Well, let me pick up the story from where we left off.
Once the auction was over, and the crowds had all gone home, Annette and I, along with assorted family and friends, sat on the porch and recounted the day. We also started to 'walk the property' (which would become a weekly ritual) and see what we had just gotten ourselves into.
The yard was SO overgrown with trees; shrubs; various assorted plants; and TONS of weeds. As for grass - well - there wasn't any. The yard was like a jungle in the middle of suburbia. The trees ranged anywhere from 100+ year old oaks to saplings that came up wherever. The yard had been left to 'go-to-seed' for about 20 years - YES - 20 years! It was so bad that the auction company had to come in with bush-hogs, chainsaws, and heavy equipment just to clear spots for people to stand. It was so overgrown that you could hardly see the house!
Besides the flora and foliage there were piles of junk left over and miscellaneous junk. There was even an old, stucco storage building that was so bad.... It was rotting, crawling with mold, fungus, slime, and who knows what else. Part of the roof was even caving in. 90% of the items stored in it (we're talking bags of old corn cobs and dozens upon dozens of KFC containers - that type of junk) was not salvageable.
We even found, buried under mounds of rotting wood, leaves and debris, what looked like the muzzle of a cannon! Turned out it was a cast-iron column that was used in a door way. In fact there were four of them. Two sets of columns in two styles. Each is about 8 to 9 feet tall and weigh over a ton. When we demolished the building we were able to move them. So now they are sitting, with their lintels, in a back part of the property.
We also stumbled across a couple of amazing finds that we were shocked had not been been auctioned off. The first were two, hand made, folk art, birdbaths. They are both concrete with decorative stones and rocks embedded in them. One is even a fountain! We estimate that they were made sometime in the 30s or 40s. The other find was a pile of limestone pavers and rocks in various sizes and shapes. It was hidden under a very thick layer of ivy and antique rose bushes. The pile is about 15'x6'x3' and is estimated to hold over one thousand rocks. We believe they are left-overs from when the yard had been landscaped. As an aside, the builder of the house was good friends of the founder and creator of the Bartlett Arboretum here in town (http://www.bartlettarboretum.com/history.php). We were told that the property had been landscaped by this guy's landscaper. There is a lot of evidence pointing to this fact also. Several of the trees, shrubs, and plants are rare and are only known to exist in our yard and the Arboretum. There is also the pesky bricks and rocks! We can not mow, dig, walk, etc. without hitting, stepping on, or tripping over one of them! We have found traces of brick and stone lined paths and flower beds all over the place!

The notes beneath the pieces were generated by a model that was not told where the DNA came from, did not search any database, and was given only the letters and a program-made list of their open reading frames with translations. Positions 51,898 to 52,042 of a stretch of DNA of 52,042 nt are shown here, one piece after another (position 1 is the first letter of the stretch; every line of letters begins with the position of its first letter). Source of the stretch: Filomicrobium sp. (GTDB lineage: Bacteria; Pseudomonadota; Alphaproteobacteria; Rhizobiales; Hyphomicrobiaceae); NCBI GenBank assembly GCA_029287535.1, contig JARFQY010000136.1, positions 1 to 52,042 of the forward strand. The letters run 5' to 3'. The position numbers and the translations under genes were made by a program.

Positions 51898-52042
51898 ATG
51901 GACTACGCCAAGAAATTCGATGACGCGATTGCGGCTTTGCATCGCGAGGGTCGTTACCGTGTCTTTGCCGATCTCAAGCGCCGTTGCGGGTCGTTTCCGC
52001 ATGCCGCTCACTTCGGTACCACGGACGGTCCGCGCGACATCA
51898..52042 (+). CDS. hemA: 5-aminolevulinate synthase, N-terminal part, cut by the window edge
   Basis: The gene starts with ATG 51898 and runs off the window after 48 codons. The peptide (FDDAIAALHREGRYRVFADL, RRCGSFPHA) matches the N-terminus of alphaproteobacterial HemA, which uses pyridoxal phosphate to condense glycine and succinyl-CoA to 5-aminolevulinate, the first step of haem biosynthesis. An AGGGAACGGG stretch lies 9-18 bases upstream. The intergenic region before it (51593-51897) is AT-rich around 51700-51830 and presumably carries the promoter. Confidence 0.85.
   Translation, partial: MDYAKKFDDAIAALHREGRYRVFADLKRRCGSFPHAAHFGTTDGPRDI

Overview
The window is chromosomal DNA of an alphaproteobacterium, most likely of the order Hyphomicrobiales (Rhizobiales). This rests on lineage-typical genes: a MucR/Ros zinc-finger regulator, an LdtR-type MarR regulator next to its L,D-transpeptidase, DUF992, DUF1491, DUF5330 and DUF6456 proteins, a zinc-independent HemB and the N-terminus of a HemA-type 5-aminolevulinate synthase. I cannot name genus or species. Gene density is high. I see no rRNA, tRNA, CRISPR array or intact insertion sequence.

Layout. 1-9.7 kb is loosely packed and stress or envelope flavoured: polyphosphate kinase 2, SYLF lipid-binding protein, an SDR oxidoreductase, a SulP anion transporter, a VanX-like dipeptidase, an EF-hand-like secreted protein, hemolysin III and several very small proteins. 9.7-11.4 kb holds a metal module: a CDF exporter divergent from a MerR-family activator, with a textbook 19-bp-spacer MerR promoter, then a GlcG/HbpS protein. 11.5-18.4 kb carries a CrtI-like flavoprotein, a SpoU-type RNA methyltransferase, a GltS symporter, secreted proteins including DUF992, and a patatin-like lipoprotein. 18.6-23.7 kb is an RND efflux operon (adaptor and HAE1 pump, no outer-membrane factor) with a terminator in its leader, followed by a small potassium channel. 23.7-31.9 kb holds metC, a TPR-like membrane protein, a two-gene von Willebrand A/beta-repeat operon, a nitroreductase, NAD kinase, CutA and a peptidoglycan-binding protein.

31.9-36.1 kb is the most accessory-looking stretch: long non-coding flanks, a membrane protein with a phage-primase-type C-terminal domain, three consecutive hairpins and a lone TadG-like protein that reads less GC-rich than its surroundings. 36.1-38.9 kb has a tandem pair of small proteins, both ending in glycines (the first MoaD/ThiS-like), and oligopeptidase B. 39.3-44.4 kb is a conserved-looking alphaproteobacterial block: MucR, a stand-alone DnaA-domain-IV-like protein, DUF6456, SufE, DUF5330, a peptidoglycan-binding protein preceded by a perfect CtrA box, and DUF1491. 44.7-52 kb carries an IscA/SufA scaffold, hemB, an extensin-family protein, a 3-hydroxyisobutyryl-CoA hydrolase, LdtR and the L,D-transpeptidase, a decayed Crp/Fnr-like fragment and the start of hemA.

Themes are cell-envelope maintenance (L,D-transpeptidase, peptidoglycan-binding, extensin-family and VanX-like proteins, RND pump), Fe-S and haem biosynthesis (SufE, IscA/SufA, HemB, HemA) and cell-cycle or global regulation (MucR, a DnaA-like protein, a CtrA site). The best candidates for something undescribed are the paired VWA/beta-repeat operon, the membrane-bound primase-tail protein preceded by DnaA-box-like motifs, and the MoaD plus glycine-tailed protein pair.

There are also innumerable stumps everywhere! Most of them are small, less than 3" in diameter, and are the remains of the growth the auction company cut down and the old plants that just died off. We go through a riding mower and a push mower about t every other year. So, we do not buy new ones. I can't wait for the day I can buy a new riding mower!!! Even this week I hit a stump I never knew existed. I was lucky it didn't hurt the blade of the mower.
We also discovered a structure underground. Kind of like a cellar, but we never found an entrance. We know it existed because there was a vent shaft coming out of the spot. What was so unusual, other than no entrance, was the fact that the vent shaft was well over 10 tall. When I would try to dig out around the shaft I would find it attached to a brick form - structure like. Last fall I had had it - I could no longer stand not knowing what was buried out there. So, I took my handy sawzall and cut the vent pipe down and peered down the shaft - it was filed with dirt and sand. Bummer - thought it would be more interesting than that. So I stuck a hose to it to see if it would drain somewhere. It didn't. So - what ever it was it has been filled in. Perhaps it was a storm cellar or a septic tank. What ever it was the person who put it in thought it needed to have a huge vent shaft. I tell people that that is where the bodies are buried! LOL One thing that leads me to think it is not a septic tank is the fact that we are using the original septic tank!! it is a beehive shaped structure made of brick with a dirt floor. More of THAT story later.
Next Post I will tell you about all the junk left inside the house.....
Built-Ins and Fireplace Makeover
3 days ago